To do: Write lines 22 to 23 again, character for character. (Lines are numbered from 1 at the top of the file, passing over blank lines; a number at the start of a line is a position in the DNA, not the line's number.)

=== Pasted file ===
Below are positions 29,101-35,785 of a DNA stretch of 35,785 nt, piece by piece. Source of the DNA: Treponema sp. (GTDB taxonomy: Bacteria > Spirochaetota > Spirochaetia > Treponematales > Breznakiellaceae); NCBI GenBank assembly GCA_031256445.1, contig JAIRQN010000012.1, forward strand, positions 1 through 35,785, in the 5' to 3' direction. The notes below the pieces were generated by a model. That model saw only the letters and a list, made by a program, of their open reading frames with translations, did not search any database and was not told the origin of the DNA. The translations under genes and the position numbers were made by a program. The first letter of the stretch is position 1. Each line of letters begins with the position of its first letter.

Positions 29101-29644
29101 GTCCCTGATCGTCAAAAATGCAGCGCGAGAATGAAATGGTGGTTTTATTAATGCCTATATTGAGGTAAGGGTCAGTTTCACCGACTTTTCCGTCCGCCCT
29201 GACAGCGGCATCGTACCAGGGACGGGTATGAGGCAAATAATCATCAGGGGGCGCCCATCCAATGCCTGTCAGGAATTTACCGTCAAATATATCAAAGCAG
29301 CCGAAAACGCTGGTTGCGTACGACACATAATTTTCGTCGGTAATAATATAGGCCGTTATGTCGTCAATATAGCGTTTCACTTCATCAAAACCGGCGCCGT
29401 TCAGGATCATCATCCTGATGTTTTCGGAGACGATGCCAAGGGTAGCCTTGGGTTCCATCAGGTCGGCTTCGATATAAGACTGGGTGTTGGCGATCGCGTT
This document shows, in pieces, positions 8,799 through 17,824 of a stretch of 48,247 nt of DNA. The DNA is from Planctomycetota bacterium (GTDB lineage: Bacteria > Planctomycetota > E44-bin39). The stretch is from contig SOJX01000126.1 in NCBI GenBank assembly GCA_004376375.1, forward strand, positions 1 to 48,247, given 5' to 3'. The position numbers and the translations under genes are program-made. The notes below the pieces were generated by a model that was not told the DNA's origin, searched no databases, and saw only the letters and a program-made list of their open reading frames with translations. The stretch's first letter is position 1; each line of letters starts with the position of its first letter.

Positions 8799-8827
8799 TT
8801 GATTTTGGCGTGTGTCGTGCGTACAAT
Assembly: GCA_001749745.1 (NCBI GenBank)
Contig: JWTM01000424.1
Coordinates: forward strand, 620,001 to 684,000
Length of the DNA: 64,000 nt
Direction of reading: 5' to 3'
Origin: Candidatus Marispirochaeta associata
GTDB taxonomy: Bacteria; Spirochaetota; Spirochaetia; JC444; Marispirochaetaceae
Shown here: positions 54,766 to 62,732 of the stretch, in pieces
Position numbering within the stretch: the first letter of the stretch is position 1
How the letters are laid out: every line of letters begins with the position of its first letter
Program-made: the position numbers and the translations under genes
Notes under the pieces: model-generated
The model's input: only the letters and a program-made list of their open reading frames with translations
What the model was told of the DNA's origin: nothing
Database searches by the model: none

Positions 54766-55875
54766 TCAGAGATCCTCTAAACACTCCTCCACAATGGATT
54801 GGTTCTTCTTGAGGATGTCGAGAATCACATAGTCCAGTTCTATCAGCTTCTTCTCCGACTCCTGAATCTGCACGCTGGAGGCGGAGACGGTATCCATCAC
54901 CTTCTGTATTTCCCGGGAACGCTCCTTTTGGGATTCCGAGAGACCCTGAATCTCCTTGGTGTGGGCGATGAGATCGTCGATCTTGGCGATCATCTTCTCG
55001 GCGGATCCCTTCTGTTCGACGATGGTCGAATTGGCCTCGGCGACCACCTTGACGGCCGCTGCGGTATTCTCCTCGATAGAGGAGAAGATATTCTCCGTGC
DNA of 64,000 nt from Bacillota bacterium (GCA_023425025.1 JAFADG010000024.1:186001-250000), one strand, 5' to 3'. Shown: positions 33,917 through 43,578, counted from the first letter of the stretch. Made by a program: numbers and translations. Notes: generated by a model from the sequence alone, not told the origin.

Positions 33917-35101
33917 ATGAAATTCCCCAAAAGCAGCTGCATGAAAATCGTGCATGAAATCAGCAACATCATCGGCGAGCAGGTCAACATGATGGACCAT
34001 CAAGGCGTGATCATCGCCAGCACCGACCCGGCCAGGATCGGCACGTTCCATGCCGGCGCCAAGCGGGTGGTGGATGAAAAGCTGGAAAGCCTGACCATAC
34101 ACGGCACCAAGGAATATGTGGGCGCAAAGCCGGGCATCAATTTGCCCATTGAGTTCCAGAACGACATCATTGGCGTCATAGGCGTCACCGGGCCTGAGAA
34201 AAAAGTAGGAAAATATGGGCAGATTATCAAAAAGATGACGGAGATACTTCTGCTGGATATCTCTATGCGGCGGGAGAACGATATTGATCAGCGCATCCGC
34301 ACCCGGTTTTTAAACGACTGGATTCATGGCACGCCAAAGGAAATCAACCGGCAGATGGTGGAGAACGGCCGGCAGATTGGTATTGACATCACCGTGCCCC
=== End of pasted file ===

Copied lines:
Notes under the pieces: model-generated
The model's input: only the letters and a program-made list of their open reading frames with translations